Marriage out of the Silo – A Cure for Loneliness


In our last blog we pointed out that isolating yourselves from each other, from your family or from your community – is dangerous. Many demons live in the silos we create and they’re quite happy to flood our minds with images that destroy relationships.

Few of us are true victims (though some are) and fewer still are unable to create a life where relationships are possible and where relationships positively feed our longing. It is a matter of choice.

“Choice! Choice? Did you say Choice! as if I created my own misery?!” – a young husband shouted at me as I explained the dangers of his self isolating strategies. He couldn’t believe that he had everything to do with the misery that he complained about but was creating in his marriage.

Choosing to withdraw from someone you love and, once on your perch of superiority, diagnosing and analyzing them – or choosing to take responsibility for your own happiness, is a very big deal.

The essential need of all humans is to love

Here’s the ‘nutshell’ version: the essential need of all humans is to love. Yes, we like being loved and, as infants, we can’t live without being loved. But, adult growth, self respect, individual manifestation, dignity – all rely on the development of our capacity to love.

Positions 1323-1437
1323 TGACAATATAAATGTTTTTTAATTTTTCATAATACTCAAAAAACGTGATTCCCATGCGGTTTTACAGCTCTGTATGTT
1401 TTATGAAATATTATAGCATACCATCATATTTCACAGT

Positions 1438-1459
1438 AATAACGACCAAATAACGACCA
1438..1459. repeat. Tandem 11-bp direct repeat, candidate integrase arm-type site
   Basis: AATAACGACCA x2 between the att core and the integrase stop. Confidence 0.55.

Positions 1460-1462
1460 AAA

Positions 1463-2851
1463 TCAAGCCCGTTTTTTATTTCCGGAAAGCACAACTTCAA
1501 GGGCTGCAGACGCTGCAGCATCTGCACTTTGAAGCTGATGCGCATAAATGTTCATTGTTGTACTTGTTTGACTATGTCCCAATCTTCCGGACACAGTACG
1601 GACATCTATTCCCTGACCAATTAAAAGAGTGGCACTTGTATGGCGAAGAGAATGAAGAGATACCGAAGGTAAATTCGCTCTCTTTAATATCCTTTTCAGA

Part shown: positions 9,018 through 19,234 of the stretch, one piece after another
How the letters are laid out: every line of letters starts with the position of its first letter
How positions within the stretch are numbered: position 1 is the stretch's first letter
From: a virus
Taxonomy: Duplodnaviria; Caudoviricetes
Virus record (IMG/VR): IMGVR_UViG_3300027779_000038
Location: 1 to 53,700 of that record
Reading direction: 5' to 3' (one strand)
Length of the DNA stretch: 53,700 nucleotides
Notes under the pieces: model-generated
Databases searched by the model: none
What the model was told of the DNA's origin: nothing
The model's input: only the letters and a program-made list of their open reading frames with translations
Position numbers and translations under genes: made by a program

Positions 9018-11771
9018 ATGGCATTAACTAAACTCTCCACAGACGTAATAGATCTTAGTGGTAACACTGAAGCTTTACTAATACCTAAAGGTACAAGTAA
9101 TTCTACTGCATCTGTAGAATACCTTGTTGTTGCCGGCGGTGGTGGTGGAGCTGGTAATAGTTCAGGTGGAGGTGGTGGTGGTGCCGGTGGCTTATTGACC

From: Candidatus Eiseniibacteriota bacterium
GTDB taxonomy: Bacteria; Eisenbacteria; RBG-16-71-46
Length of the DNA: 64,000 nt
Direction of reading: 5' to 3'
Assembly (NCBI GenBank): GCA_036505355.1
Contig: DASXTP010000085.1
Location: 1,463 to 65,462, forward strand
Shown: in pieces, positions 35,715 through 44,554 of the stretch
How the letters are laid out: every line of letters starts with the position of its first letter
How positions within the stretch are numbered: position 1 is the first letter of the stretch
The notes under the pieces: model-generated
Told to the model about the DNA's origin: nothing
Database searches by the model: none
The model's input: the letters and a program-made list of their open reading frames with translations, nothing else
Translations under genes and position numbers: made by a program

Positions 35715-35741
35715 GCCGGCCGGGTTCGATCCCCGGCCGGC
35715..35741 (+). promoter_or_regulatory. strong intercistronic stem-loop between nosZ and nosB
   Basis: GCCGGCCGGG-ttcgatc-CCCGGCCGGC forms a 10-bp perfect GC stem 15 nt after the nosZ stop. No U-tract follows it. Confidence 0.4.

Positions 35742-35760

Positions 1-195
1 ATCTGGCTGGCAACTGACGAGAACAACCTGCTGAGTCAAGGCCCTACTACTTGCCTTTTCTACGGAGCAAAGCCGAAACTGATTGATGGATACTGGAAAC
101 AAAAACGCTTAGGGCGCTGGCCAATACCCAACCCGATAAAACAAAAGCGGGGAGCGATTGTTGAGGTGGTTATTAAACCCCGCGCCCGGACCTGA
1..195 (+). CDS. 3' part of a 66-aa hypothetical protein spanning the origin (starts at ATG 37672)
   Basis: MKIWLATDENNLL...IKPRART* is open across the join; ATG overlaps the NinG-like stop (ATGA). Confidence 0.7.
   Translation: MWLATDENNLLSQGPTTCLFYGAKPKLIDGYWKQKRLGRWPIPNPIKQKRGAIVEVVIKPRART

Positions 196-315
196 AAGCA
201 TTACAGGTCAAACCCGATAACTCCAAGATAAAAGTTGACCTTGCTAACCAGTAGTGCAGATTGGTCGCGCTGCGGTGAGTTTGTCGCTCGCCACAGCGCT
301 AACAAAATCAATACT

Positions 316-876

To love others is to fulfill the deep and enduring human need to connect. We are not built to live alone. We are hard wired to connect, to feel the impact of our loving another, to realize our meaning as individuals in the context of relationships (and this is why the politicalization of marriage via the same sex ‘debate’ is silly – deep intimate connecting is a realization of spirit and soul. The so called ‘moral’ debate is simply a religious artifact)

The young husband was simply trying to lay off his fear of intimate connection on his partner. He was good at diagnosing, analyzing and theorizing. He was incompetent in facing his own fear of intimate connection.

So the ‘takeaway’ is this: walk through your fear. Risk vulnerability. Risk loving who you love. Make leaving your silo your first order of business.

Next week: the competencies of loving.

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